3D graphic representation of the volar ligaments with the most superficial ligaments labeled includes the radioscaphoid (RS), radioscaphocapitate (RSC), long radiolunate (LRL), ulnocapitate (UC), and pisohamate (PH) ligaments.


Figure 7:

3D graphic representation with the superficial ligaments removed reveals the deep volar ligaments, including the scapholunate (SLIL) and lunotriquetral (LTIL) interosseous ligaments. Additional ligaments include the short radiolunate (SRL), ulnolunate (UL), ulnotriquetral (UT), triquetro-hamate-capitate (THC), triquetrohamate (TH), scaphocapitate (SC), scaphotrapeziotrapezoid (STT), capitotrapezoid (CT), and capitohamate (CH). The radioscapholunate (RSL) ligament (not a true ligament) is also indicated.



Figure 8:

3D graphic representation demonstrates the main dorsal ligaments, the dorsal radiotriquetral (DRT) and dorsal intercarpal (DIC) ligaments.


The intrinsic ligaments include the scapholunate interosseous ligament (SLIL), lunotriquetral interosseous ligament (LTIL), midcarpal ligaments, and distal carpal row interosseous ligaments. The intrinsic ligaments demonstrate higher yield strength than the extrinsic ligaments and often fail through avulsion at their attachment sites.1 The dorsal portion of the SLIL and the volar portion of the LTIL are the strongest. With regard to the midcarpal ligaments, the triquetro-hamate-capitate (THC) and scaphocapitate (SC) ligaments are most important, together bridging the midcarpal joint as the arcuate ligament (9a). There is no distinct capsular ligament on the volar aspect of the wrist that connects the lunate and the capitate bones. This relatively weak region of the capsule is designated the space of Poirier. The distal carpal row interosseous ligaments are particularly important in the protection of the carpal tunnel contents.4


Figure 9:

Fat-suppressed T1 weighted MR arthrogram coronal image of the deep volar aspect of the wrist demonstrates the two limbs of the arcuate ligament: the THC ligament (arrow) and the SC ligament (arrowhead). The distal pole of the scaphoid (S), triquetrum (T), and lunate (L) are also indicated.


The extrinsic ligaments may be further divided into the palmar and dorsal ligaments. There are several important extrinsic palmar radiocarpal and ulnocarpal ligaments: radioscaphocapitate (RSC), long radiolunate (LRL) or radiolunotriquetral, radioscaphoid (RS), short radiolunate (SRL), ulnocapitate (UC), ulnolunate (UL), and ulnotriquetral (UT) ligaments. The RSC and LRL ligaments can be identified on routine MR imaging (10a).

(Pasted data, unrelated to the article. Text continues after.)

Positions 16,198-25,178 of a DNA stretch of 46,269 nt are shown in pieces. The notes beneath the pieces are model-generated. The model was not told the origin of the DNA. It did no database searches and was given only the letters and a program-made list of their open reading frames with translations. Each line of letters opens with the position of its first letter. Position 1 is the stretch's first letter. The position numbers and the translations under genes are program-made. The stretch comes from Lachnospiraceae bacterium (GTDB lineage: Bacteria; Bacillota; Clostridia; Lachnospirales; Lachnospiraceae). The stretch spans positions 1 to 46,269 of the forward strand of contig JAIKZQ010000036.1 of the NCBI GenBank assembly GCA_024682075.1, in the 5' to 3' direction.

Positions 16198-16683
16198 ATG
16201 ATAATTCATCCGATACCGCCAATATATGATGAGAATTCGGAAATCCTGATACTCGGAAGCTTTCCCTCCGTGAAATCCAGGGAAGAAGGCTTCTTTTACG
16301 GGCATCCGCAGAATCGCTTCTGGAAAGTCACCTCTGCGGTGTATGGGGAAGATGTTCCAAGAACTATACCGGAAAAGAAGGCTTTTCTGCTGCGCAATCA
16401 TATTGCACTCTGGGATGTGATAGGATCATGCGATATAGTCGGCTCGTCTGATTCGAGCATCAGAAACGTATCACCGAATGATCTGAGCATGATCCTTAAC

Figure 10:

Fat-suppressed T1-weighted MR arthrogram coronal image of the wrist demonstrates the extrinsic RSC (blue bracket) and LRL (red bracket) ligaments. It is sometimes difficult to separate these two ligaments on MR images, however, as they may appear as one or more bands of tissue bridging the radio-volar portion of the radiocarpal joint. The distal pole of the scaphoid (S) and lunate (L) are also indicated.


The UC and RSC ligaments form the deltoid ligament, which is superficial to the arcuate ligament (11a).


Figure 11:

Fat-suppressed T1-weighted MR arthrogram coronal image of the superficial volar aspect of the wrist demonstrates the two limbs of the deltoid ligament, which consists of the RSC ligament (arrow) and the UC ligament (arrowhead), the latter not well seen on this image.


The dorsal radiocarpal ligaments are less important than the palmar radiocarpal ligaments, although note should be made of the dorsal radiotriquetral (DRT) ligament which is a wide, fan-shaped ligament that connects the dorsal surfaces of the radius and the triquetrum.5